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Engaged Learning in Second Life. Daisyane Barreto and Carrie Bishop. What is Second Life?. Second Life is a virtual world . Virtual worlds are: “a networked desktop reality in which users move and interact in simulated 3D spaces” (Dickey, 2005).

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engaged learning in second life

Engaged Learning in Second Life

Daisyane Barreto


Carrie Bishop

what is second life
What is Second Life?
  • Second Life is a virtual world.
  • Virtual worlds are:
    • “a networked desktop reality in which users move and interact in simulated 3D spaces” (Dickey, 2005).
    • Characterized by “the ability of residents to generate creations of value within a shared, simulated 3D space” (Ondrejka, 2008).
what does second life have to do with learning
What does Second Life have to do with learning?
  • Second Life is gaining popularity, both with the general public and in the world of education.


It’s a whole new

(constructivist) world - online!

let s explore this new world
Let’s explore this new world!

We want to maximize the many opportunities in this environment, and still engage learners in the instruction.

so what s the purpose
So, what’s the purpose?
  • To learn more about student experience in Second Life when it is used as a learning environment in higher education.
why is this important
Why is this important?
  • Second Life is engaging, in part, because of its lack of an explicit game goal – the residents can be develop and create freely, using the tools in the environment (Ondrejka, 2008).
  • We need to find out: To what extent is this also true when Second Life is used for instruction in higher education? And in what ways can the instruction affect the learner engagement?
research questions
Research Questions
  • To what extent is Second Life successful at engaging higher education students?
  • How does the level of scaffolding affect the student’s experience in Second Life?
literature review
Literature Review

One recent study (Nelson, 2007) asserts:

  • Student’s exposure to guidance messages did not provide meaningful results in their learning outcomes. Why? One reason is that virtual worlds can be distracting.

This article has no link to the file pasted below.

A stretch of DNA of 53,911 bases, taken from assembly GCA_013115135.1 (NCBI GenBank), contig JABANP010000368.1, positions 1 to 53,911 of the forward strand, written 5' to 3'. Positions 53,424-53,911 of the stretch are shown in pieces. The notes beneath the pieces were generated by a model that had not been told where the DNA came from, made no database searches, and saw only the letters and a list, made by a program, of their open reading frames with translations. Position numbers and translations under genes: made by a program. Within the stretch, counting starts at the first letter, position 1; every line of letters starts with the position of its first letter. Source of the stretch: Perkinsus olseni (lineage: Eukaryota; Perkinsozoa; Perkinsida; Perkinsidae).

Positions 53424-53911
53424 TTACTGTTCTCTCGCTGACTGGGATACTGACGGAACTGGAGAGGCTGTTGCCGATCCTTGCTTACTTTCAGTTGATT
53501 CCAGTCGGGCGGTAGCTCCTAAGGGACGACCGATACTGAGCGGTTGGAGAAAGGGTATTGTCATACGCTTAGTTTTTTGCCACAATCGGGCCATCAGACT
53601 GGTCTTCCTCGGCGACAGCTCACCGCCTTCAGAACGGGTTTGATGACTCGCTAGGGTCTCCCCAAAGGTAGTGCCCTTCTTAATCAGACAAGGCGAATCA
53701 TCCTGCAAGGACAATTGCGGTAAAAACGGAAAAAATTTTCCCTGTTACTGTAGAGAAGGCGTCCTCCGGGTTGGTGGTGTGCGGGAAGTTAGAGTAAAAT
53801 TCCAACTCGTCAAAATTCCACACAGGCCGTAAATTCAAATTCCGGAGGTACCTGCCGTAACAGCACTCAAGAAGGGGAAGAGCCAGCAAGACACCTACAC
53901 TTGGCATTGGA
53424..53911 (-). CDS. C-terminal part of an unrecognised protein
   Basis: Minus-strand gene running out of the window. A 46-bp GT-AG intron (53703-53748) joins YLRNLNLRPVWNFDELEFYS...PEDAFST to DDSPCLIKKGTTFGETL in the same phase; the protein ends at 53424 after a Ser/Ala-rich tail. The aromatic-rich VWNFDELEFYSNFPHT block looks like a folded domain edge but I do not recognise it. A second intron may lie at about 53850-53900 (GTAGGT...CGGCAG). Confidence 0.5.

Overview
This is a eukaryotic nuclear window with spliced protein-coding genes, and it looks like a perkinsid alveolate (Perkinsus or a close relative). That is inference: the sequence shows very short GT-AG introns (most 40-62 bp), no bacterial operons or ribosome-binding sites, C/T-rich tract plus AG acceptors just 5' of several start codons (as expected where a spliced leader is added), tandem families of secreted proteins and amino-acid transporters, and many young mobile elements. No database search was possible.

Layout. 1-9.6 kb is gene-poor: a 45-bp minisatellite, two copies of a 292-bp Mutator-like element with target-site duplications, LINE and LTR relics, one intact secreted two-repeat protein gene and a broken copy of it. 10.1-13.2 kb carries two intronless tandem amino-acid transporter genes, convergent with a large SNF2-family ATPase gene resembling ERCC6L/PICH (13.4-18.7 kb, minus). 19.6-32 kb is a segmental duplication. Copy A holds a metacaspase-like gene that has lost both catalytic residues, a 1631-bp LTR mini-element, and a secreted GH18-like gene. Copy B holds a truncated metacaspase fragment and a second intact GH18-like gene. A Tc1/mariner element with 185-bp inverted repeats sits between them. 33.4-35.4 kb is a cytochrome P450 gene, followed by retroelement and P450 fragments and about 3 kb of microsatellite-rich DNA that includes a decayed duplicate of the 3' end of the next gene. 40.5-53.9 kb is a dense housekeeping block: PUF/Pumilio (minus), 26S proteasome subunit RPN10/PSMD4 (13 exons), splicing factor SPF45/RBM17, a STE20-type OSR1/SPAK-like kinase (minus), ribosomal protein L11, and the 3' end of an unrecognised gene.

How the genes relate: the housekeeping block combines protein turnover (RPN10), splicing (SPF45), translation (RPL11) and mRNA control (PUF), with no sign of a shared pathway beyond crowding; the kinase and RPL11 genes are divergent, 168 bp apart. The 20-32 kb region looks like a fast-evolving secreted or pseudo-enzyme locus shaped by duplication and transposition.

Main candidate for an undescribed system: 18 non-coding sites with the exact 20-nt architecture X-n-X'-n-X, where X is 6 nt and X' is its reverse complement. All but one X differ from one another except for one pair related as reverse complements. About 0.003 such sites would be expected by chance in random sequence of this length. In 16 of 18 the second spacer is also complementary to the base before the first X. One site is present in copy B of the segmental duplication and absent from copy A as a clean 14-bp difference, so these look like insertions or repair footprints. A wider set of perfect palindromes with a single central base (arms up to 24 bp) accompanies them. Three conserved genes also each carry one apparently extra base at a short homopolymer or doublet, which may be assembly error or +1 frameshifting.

literature review1
Literature Review

Other studies state:

  • In virtual worlds, there is a need to balance the context and narrative with the content so students don’t get too involved in the narrative and fail to engage with the content.

(Barab,S., Sandler, T., Heiselt, C., Hickey, D., & Zuiker, S. 2007, Paulus, Horvitz & Shi 2006, Shin, N. 2006)

literature review2
Literature Review

These studies indicate:

  • Exploratory virtual environments need more explicit and appropriate hints to communicate to the learner not only the content, but also what is expected from them.
research design
Research Design
  • Qualitative case study on two groups of students

One Instructor



research design class a
Research Design: Class A
  • Focus will be one selected book
  • Island in Second Life:
    • Setting and context of book
    • Characters, props, and other important items
  • No instructions or guidance
research design class b
Research Design: Class B
  • Focus will be the same selected book
  • Island in Second Life:
    • Setting and context of book
    • Characters, props, and other important items
  • Scaffolding: specific tasks and goals, instructor presence
data collection
Data Collection
  • Observations
    • Online, during synchronous class time
    • At least one individual participant from each class
  • Focus Groups
    • Members from each class
  • Interviews
    • With the instructors
questions or comments
Questions or comments?

Email us!

Daisyane: daisyane@uga.edu

Carrie : cncoker@uga.edu


Barab, S., Sandler, T., Heiselt, C., Hickey, D., & Zuiker, S. (2007). Relating narrative, inquiry, Education & Technology, 16(1), 59-82.

Bronack, S., Riedl, R., & Tashner, J. (2006). Learning in the zone: A social constructivist framework for distance education in a 3-dimensional virtual world. Interactive Learning Environments, 14(3), 219.

Dede, C. (1995). The evolution of constructivist learning environments: Immersion in distributed, virtual words. Educational Technology, 35 (5; 5), 46.

Dickey, M. D. (2005). Three-dimensional virtual worlds and distance learning: Two case studies of active worlds as a medium for distance education. British Journal of Educational Technology, 36(3), 439.


de Freitas, S. I. (2006). Using games and simulations for supporting learning. Learning, Media and Technology, 31(4), 343-358.

Lim, C.,P., Nonis, D., & Hedberg, J. (2006). Gaming in a 3D multiuser virtual environment: Engaging students in science lessons. British Journal of Educational Technology, 37(2), 211.

Nelson, B. (2007). Exploring the use of individualized, reflective guidance in an educational multi-user virtual environment. Journal of Science Education and Technology, 16(1), 83-97.

Ondrejka, C. (2008). Education unleashed: Participatory culture, education, and innovation in Second Life. In K. Salen (Ed.), The Ecology of Games: Connecting Youth, Games, and Learning (pp.229-251). Cambridge, MA: The MIT Press.


Paulus, T. M., Horvitz, B., & Shi, M. (2006). "Isn't it just like our situation?" engagement and learning in an online story-based environment. Educational Technology Research and Development, 54(4), 355.

Shin, N. (2006). Online learner's "flow" experience: An empirical study. British Journal of Educational Technology, 37(5), 705.

Steinkuehler, C. A. (2006). Massively multiplayer online video gaming as participation in a discourse. Mind, Culture, & Activity, 13(1), 38-52.